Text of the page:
Stephen's school had an Easter Egg hunt. That was this past Thursday and I took the day off (mostly to get tires on my car and get the lawnmower fixed), which allowed me to go and take pictures. Everyone in Stephen's Pre-K class was able to go, no matter what days they normally went, so they were a good crowd. Everyone got to take 11 eggs home and they were all filled with goodies. They were all to line up at the fence and then file in the playground in an orderly manner. Ha! Stephen managed to snake through the line when they opened the gate. Ah well. At least we were careful to keep them all to 11 eggs.

Here's the group (Stephen is in about the middle in the green shirt)

Stephen with his basket full of his eggs - and a big grin on his face

Stephen and Patrick went through their stash immediately and compared notes. Stephen got one "dinosaur" egg more than Patrick, and Patrick got one more "clear" (semi-transparent) egg than Stephen. They seemed to think this worked out.

Some of the girls played with Lydia too, so a good time was had by all.

Tuesday, April 14, 2009

Easter Pictures

After church, we had a great dinner at home. We pulled out the fine china since we think Stephen is ready to handle that - and it helps make the day special.

Stephen had a great time with our fancy lunch

Lydia also got a salad plate - and seemed suspicious (probably about her brother)

Daddy and the kids

Saturday, April 11, 2009


Some friends of ours found tadpoles in their pond and gave us a jar with a few of them. Stephen really liked having them around and it was fun to talk about how they grow and develop.

Kristy found out that tadpoles eat boiled lettuce, so she made some and we fed them. They seemed fairly happy and were starting to grow their legs. However, the jar was getting cloudy and rather than figure out how to change their water, we decided to release them into the pond at the local park.

Friday, April 10, 2009

Dying Eggs

We just got done dying our Easter eggs. Kristy had us try something different and it worked quite well. She punched out dots and cut strips from mailing labels and stuck them on the eggs before we dyed them. It turned out quite well! I like the polka-dot one myself.

Stephen was a big help this time.

Stephen helping dip an egg.

Stephen mostly paid attention. Amazingly, no dye was spilled in the making of these eggs.

Kristy made letters, one for each of us (D = Daddy and M = Mommy). The Cross one is for Easter, of course. Stephen added the stickers.

Stephen is very proud of his own "S" egg.

Finally - Family Pictures - Snow!

Enough of my babbling posts...back to some family pictures!

We've been highly negligent in this department - partly because our camera battery was dead and we kept forgetting to get a new one. Anyway, these are from the mid-January snow (not the one earlier this week).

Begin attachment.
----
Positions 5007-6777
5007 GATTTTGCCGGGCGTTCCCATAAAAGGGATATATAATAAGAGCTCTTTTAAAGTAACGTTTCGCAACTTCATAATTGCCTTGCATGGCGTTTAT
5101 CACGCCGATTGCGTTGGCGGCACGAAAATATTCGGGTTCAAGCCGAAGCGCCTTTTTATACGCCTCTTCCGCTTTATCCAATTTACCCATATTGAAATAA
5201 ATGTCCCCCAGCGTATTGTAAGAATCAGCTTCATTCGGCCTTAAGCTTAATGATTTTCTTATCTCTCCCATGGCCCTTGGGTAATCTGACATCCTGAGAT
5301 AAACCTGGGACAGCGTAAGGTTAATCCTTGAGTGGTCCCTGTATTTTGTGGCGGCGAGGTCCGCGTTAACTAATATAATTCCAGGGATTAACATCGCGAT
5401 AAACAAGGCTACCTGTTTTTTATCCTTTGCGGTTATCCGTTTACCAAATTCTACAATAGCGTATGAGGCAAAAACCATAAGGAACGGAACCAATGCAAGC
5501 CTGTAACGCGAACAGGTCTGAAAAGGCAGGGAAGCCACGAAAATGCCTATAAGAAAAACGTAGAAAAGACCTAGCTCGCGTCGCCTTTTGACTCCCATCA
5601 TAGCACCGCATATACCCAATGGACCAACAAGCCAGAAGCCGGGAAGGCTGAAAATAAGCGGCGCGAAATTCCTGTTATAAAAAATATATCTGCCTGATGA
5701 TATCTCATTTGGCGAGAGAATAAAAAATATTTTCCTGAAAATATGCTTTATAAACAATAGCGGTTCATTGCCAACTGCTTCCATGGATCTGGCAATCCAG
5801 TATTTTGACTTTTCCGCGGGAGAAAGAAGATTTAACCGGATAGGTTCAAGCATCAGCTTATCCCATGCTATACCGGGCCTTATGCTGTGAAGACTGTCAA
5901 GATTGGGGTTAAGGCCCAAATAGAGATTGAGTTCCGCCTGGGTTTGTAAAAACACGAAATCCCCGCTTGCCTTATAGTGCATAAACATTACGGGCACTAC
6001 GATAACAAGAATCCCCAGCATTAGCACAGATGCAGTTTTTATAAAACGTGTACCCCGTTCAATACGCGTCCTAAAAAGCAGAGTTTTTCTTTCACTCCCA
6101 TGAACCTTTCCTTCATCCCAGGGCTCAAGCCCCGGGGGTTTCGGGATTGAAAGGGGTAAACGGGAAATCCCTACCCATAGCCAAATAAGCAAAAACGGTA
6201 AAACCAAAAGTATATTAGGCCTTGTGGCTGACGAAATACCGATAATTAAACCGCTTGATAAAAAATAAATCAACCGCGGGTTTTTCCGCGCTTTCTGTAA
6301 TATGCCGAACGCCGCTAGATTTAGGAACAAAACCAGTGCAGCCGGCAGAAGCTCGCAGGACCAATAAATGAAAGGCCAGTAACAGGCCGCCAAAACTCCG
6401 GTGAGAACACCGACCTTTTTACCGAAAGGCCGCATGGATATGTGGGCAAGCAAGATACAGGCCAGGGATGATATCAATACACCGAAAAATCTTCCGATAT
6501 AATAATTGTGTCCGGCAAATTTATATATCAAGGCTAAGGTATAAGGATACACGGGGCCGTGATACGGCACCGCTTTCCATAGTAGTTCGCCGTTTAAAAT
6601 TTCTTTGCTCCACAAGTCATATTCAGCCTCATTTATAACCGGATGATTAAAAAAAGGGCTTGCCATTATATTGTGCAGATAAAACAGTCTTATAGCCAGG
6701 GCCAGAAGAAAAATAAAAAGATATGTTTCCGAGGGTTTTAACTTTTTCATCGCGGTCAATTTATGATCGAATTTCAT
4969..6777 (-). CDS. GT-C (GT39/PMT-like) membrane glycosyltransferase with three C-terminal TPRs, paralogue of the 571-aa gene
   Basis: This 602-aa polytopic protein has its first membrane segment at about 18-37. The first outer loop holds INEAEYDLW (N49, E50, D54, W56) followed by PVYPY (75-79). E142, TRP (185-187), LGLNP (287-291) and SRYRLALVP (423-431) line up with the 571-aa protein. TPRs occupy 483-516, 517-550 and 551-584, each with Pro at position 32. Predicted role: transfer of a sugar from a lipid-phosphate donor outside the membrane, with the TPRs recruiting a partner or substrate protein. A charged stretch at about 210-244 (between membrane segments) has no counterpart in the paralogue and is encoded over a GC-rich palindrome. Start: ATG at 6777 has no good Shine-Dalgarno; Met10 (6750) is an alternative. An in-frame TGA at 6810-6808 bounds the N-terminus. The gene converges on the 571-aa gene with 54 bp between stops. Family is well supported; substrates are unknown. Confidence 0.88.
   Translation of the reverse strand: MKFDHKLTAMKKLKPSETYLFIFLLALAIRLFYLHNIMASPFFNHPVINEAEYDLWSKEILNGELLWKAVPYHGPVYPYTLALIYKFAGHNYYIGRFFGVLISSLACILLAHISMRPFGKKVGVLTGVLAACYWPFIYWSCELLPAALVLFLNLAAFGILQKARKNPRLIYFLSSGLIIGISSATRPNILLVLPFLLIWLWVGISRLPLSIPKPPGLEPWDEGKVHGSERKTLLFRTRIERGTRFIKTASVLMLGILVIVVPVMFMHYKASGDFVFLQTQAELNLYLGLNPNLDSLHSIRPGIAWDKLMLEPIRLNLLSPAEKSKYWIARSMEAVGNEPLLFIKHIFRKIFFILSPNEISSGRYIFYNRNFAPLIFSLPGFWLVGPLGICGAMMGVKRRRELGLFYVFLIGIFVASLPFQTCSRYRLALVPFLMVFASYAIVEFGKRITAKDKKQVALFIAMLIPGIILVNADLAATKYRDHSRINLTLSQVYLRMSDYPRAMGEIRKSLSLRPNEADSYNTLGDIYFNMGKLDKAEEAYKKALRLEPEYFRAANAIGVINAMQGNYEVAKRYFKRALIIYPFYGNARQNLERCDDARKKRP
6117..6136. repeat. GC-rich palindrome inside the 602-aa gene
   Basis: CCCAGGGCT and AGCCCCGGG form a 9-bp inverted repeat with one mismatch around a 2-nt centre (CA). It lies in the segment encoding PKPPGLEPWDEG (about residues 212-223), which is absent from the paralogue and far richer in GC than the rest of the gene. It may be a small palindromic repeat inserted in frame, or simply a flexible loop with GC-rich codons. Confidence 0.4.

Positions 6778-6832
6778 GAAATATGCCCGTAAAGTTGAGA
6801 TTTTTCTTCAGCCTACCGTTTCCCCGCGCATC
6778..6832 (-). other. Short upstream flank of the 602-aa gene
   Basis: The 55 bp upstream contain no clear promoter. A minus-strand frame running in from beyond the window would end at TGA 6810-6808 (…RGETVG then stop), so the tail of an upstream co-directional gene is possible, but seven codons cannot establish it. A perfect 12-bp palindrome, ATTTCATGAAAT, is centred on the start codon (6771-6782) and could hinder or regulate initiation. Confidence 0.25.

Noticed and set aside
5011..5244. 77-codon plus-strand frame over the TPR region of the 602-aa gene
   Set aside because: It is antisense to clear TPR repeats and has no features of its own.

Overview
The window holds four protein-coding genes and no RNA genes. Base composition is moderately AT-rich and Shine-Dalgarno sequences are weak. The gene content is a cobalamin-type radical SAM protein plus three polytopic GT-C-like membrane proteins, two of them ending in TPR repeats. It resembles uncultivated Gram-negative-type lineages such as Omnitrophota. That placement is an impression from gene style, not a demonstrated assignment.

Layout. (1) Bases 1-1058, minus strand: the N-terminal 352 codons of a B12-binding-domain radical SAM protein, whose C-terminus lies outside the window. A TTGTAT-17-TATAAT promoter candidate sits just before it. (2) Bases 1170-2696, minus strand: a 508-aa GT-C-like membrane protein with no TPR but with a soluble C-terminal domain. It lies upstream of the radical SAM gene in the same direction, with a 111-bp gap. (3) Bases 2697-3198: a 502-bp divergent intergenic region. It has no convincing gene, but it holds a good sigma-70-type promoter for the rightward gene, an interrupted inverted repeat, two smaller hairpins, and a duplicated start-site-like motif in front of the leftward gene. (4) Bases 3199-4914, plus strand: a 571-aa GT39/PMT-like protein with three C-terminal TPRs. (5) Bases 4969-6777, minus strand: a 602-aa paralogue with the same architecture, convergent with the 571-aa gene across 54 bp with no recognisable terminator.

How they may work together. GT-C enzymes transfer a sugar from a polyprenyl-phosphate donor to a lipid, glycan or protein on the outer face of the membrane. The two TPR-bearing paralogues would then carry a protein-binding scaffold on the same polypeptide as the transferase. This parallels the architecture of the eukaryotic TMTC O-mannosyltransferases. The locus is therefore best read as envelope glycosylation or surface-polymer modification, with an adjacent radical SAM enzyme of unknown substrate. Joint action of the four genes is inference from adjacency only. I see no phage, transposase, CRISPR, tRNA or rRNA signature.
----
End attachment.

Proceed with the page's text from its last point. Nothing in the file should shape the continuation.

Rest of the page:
Sledding with Lydia (who really liked it)

Stephen being silly

Sledding with Stephen (who really liked it)

Our snowmen

Cute Lydia

Monday, April 06, 2009

On Reformed Presbyterian Unity

In my last "unity" related post, I alluded to NAPARC and the lack of unity among highly compatible conservative, reformed, presbyterian denominations.

I get discouraged when I see that, for example, the PCA and OPC have considered merging in the past and have failed to do so for whatever reason. What divides those two so much that we can't make one denomination?

Though not seminary trained in ecclesiology, I do know something about systems engineering, so I will think along those lines. What things need to be worked out for denominations to get together? I'll refer to examples regarding a hypothetical merge between the PCA and ARP denominations because I'm most familiar with those.

1. Doctrine
I'll put this first, since if you don't agree there, you're in trouble from the start. But it's not just if you both agree that you're "reformed." Do you both use the same creedal statements? Is one group's copy of the Westminster Confession amended from the original? How do they differ? What do you do if one group uses Westminster and another uses the 3 Forms of Unity? Pick one of those or use all of them? Or perhaps the Reformed world needs to gather and write a new confession?

I don't think there is a difference between the PCA and ARP in the version of the WCF they use, but there are doctrinal stances that do clash. The ARP allows female deacons where the PCA does not.

2. Government and Polity
How would the new church function? Are the policies generally compatible? Does the united denomination just use the policies of the larger denomination that merged?